Colombian-Canadian artist Lido Pimienta is the first-ever female composer of color to have performed a score for the New York City Ballet Orchestra. It was an all-female team with choreographer, Andrea Miller, when they performed last year September for the orchestra.
“It’s funny, when Andrea contacted me, I was working on music for my next album and really thinking about orchestration,” Pimienta told The New York Times.
“It’s my first time doing something this big, and I am always fighting the feeling of impostor syndrome. But I told myself: Even if I have never composed for 66 musicians before, there are 66 channels in the music I produce. If Andrea thinks I’m worthy, it’s fine!”
Pimienta’s score was a popular folk music genre with its roots in Colombia mixed with heavy rhythmic groovy instrumentals from the Dominican Republic, according to New York Times.
She recalled that her early musical influence was from her father who was a huge music lover. According to her, her dad made her and her sister stand on a stool and sing for neighbors anytime there was a blackout in their neighborhood.
Though she was five years old, she said her father’s favorite songs she made them sing were ABBA songs particularly “Dancing Queen”, she said in an interview.
Pimienta said she owes her singing and dancing skills to her dad. She explained that though there are quite a number of singers and songwriters in her family, she is the only one who does this unique style of music.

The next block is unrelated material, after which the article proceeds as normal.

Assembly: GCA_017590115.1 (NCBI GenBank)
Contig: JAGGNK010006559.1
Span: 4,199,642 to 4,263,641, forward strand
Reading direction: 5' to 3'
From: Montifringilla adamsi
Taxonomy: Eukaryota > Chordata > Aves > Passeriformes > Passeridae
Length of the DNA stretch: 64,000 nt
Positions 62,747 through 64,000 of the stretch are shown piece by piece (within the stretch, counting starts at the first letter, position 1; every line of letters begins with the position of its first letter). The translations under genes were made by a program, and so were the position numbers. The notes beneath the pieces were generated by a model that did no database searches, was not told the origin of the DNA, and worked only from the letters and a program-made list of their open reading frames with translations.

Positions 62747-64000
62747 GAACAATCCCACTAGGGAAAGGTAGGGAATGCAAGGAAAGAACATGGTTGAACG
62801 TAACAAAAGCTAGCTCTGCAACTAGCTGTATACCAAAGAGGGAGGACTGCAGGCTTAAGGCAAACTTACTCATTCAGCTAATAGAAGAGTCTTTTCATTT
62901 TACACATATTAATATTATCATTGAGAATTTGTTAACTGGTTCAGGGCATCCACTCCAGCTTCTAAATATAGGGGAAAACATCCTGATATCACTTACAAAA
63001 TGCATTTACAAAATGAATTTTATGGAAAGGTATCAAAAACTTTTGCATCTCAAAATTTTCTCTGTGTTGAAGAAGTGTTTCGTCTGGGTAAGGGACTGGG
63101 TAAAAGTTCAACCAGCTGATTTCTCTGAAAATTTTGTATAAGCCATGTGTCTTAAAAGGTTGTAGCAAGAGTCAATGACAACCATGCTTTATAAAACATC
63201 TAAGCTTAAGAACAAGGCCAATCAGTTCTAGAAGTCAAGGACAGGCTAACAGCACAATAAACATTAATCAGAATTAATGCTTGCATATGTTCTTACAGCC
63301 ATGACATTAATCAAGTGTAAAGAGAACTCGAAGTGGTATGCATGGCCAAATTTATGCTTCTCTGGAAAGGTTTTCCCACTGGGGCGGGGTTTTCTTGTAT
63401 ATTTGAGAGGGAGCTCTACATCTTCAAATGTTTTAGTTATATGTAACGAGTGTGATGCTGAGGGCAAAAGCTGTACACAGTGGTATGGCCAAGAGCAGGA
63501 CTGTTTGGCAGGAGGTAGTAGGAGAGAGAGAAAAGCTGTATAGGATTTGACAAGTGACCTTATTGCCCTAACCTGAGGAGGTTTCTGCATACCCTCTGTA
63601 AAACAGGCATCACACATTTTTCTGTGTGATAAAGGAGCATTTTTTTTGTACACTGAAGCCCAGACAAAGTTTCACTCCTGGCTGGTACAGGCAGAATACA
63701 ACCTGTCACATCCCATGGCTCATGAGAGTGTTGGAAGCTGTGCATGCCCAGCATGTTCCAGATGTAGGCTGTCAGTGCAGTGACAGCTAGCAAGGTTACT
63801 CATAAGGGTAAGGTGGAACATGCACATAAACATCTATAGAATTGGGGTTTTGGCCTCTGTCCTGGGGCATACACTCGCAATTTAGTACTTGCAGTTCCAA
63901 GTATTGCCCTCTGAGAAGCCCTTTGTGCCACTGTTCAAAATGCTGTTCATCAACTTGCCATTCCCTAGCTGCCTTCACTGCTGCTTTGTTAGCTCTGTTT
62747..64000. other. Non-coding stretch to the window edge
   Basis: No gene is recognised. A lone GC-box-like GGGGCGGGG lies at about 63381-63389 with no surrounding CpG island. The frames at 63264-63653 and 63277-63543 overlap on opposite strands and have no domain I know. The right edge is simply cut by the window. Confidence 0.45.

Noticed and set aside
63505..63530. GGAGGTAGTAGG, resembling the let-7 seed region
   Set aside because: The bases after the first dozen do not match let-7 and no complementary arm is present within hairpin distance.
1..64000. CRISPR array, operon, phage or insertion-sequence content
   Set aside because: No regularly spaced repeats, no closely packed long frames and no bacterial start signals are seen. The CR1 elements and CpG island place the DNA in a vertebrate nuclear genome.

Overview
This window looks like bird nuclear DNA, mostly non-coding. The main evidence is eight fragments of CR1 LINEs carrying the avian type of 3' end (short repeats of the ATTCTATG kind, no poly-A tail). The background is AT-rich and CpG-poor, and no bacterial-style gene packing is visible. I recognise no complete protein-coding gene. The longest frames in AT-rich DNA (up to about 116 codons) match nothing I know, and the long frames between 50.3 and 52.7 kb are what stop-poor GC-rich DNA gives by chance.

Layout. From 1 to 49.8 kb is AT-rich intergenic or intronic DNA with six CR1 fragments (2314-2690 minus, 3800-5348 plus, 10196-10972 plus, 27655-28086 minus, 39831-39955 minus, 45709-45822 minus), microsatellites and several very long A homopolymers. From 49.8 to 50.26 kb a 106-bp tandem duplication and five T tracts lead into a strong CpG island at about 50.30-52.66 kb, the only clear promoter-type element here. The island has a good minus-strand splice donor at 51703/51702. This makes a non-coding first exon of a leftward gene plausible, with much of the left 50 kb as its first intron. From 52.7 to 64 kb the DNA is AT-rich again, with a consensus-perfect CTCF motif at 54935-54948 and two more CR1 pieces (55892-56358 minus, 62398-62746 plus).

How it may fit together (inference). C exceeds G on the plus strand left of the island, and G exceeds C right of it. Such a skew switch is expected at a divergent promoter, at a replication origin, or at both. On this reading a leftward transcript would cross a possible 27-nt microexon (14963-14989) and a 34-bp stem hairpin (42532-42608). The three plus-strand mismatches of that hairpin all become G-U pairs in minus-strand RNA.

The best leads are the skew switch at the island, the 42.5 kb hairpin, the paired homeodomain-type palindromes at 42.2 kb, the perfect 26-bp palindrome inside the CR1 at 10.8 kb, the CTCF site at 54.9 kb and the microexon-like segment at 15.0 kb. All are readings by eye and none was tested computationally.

She refers to herself as the odd one while growing up because she was either painting or drawing while the other kids played at the beach.
She couldn’t fathom the rationale behind her actions, but, she recalled that during childhood she never slept on her bed, she preferred sleeping in the living room.
The Colombian-Canadian songwriter said that though she comes from a family with extensive talent, there is more they would have her do including having a family than sing.
She rose to fame in 2016 when she released her second album La Papessa after furthering her education to learn more about music.
She stirred controversy in 2017 at the Halifax Pop Explosion when she asked women of color on the stage to move to the front and the whites to move to the back for a photo shoot.
“Ninety percent of people who attend my shows and get the Lido Pimienta reconfigures the room experience LOVE IT,” Pimienta told Billboard at the time. “The outpouring of [comments like] ‘thank you for allowing me to see how brown folks at [these] shows are clearly a minority’ outgrow the comments of hate.”